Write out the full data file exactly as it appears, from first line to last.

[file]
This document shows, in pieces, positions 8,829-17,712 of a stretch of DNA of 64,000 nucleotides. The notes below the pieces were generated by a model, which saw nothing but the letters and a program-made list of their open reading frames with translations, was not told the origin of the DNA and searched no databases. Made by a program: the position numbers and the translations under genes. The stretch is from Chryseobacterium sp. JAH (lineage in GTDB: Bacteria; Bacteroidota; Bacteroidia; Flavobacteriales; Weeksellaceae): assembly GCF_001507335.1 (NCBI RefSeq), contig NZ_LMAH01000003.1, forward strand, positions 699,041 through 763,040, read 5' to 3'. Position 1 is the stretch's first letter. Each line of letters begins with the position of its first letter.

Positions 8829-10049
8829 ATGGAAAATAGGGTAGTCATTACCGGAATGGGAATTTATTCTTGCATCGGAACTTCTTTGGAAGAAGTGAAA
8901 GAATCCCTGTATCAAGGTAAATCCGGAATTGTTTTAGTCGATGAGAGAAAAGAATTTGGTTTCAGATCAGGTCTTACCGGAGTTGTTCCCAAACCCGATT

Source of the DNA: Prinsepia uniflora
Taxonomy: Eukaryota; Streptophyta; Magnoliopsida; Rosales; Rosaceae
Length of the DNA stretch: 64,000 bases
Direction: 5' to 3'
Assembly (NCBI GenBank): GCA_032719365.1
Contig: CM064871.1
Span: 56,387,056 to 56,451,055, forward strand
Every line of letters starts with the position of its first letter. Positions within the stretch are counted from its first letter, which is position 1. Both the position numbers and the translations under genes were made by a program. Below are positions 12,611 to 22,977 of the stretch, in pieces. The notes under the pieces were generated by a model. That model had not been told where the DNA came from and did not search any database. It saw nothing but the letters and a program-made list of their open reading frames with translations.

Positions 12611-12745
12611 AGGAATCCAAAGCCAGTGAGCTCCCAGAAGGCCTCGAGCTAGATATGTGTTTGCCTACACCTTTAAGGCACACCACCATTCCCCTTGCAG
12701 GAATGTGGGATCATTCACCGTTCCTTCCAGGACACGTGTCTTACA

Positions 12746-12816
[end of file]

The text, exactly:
This document shows, in pieces, positions 8,829-17,712 of a stretch of DNA of 64,000 nucleotides. The notes below the pieces were generated by a model, which saw nothing but the letters and a program-made list of their open reading frames with translations, was not told the origin of the DNA and searched no databases. Made by a program: the position numbers and the translations under genes. The stretch is from Chryseobacterium sp. JAH (lineage in GTDB: Bacteria; Bacteroidota; Bacteroidia; Flavobacteriales; Weeksellaceae): assembly GCF_001507335.1 (NCBI RefSeq), contig NZ_LMAH01000003.1, forward strand, positions 699,041 through 763,040, read 5' to 3'. Position 1 is the stretch's first letter. Each line of letters begins with the position of its first letter.

Positions 8829-10049
8829 ATGGAAAATAGGGTAGTCATTACCGGAATGGGAATTTATTCTTGCATCGGAACTTCTTTGGAAGAAGTGAAA
8901 GAATCCCTGTATCAAGGTAAATCCGGAATTGTTTTAGTCGATGAGAGAAAAGAATTTGGTTTCAGATCAGGTCTTACCGGAGTTGTTCCCAAACCCGATT

Source of the DNA: Prinsepia uniflora
Taxonomy: Eukaryota; Streptophyta; Magnoliopsida; Rosales; Rosaceae
Length of the DNA stretch: 64,000 bases
Direction: 5' to 3'
Assembly (NCBI GenBank): GCA_032719365.1
Contig: CM064871.1
Span: 56,387,056 to 56,451,055, forward strand
Every line of letters starts with the position of its first letter. Positions within the stretch are counted from its first letter, which is position 1. Both the position numbers and the translations under genes were made by a program. Below are positions 12,611 to 22,977 of the stretch, in pieces. The notes under the pieces were generated by a model. That model had not been told where the DNA came from and did not search any database. It saw nothing but the letters and a program-made list of their open reading frames with translations.

Positions 12611-12745
12611 AGGAATCCAAAGCCAGTGAGCTCCCAGAAGGCCTCGAGCTAGATATGTGTTTGCCTACACCTTTAAGGCACACCACCATTCCCCTTGCAG
12701 GAATGTGGGATCATTCACCGTTCCTTCCAGGACACGTGTCTTACA

Positions 12746-12816